Agenda Gotsch

Activity Guide for Syntropic School Gardens

You have already seen here our experience report on the implementation of syntropic school gardens. We also have shared the theoretical foundation behind this initiative and some reflections derived from the practice.

Soon after the first year of the project, we started to develop a material that gathers the description of all activities, pointing out the positive aspects as well as the challenges. The initial idea was that this collection would guide us next year, helping us to replicate things that went well, correct what went wrong, and inspire us always to take a step further. So, it is a guide under construction and made for internal use.

However, as there are other school garden initiatives starting from people who, inspired by our case, also decided to get their hands in the soil, we thought it would make a lot more sense if this material becomes public. That’s why we share here with you the first 10 activities we developed and tested in the syntropic school gardens.

Activity Guide

Another important characteristic of this material is that it was never intended to be a definitive guide. Quite the contrary, it is like a record of real experiences and, therefore, can and should always be updated. In addition to sharing it publicly, we invite those who accepted the challenge of translating syntropic agriculture to children to contribute to this content. From now on, this is a work in progress and under collective construction!

Since Syntropic Farming is the technical and philosophical basis of our work, we will start this group with those who have attended to some of our workshops, so that we can start from the same premises according to which we read nature and its processes.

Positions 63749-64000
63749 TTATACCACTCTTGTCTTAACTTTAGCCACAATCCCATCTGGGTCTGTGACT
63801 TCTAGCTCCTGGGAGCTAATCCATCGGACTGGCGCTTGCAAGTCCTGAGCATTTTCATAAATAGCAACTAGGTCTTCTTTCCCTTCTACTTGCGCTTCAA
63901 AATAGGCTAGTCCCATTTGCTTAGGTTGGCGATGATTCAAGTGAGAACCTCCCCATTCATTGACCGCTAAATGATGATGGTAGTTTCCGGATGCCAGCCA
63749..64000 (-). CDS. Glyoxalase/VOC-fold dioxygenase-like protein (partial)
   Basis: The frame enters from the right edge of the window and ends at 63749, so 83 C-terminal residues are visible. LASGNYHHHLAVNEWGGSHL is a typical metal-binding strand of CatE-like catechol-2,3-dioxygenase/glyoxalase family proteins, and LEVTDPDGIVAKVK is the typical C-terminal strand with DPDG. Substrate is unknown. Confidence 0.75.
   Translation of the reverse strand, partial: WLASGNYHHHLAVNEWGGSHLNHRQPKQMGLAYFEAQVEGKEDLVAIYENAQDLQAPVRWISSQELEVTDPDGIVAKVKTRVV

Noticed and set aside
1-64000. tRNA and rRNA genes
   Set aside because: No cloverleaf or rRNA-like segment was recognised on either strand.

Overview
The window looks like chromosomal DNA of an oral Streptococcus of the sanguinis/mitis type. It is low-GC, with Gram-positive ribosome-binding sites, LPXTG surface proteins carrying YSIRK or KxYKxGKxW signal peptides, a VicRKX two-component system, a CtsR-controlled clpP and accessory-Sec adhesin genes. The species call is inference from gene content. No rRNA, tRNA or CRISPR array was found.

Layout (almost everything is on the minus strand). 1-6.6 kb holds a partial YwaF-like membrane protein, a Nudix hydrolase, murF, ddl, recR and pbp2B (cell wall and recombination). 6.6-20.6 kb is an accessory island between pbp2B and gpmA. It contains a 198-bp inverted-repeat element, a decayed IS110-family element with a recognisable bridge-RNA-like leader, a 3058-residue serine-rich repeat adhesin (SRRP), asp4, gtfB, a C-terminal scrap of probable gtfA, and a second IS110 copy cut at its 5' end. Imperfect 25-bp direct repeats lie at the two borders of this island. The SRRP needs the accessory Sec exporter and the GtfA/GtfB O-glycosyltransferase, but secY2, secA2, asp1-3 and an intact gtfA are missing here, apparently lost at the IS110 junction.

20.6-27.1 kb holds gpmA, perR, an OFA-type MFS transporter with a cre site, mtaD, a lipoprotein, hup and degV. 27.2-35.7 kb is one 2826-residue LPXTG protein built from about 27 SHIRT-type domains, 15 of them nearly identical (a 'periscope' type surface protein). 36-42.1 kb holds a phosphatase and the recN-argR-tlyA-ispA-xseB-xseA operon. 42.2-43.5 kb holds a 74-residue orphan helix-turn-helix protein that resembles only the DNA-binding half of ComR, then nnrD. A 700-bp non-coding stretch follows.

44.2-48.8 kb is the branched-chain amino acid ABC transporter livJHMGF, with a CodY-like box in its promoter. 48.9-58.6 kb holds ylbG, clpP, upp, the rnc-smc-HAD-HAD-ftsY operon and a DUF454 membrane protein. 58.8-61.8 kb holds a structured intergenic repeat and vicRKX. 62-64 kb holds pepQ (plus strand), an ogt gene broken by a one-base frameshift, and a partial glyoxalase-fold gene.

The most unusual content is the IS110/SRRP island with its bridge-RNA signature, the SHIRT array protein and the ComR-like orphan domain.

Activities stimulate technical and emotional skills

What unites us is the fact that we take responsibility for contributing to education in our communities. And in doing so, we came across so many outdated, misinformed (or malicious) pedagogical packages that we decided to produce our own references. They are based not only on ideas or plans of how to do it, but on actual experiences of how it was done. Therefore, it is a precondition for the contribution in our guide to perform your idea in the field. Only after that, we share it authentically and sincerely.

The pedagogical potential of school gardens is immense as informal learning environments. Manual and technical skills can be stimulated, but also emotional and social capacities that are indispensable for all of us.

Draw a food garden

In the first classes, before we started planting, we asked the children to draw a garden. We repeated the same activity at the end of the year, and the difference was quite representative. While at the beginning, the images were generic, abstract or depicted a monoculture pattern, the second time the garden had trees and a great diversity of species growing together. Their idea of how a garden should look like has been transformed by the experience.

Before: drawings with generic and abstract images
Before: drawings reproducing a pattern of monoculture gardens and “weeds” growing around
After: drawings with biodiverse gardens
After: drawings always with the presence of trees and circular and linear patterns.

* For now, the guide is only available in Portuguese. Contributions to the translation of the content are very welcome!

Dayana Andrade

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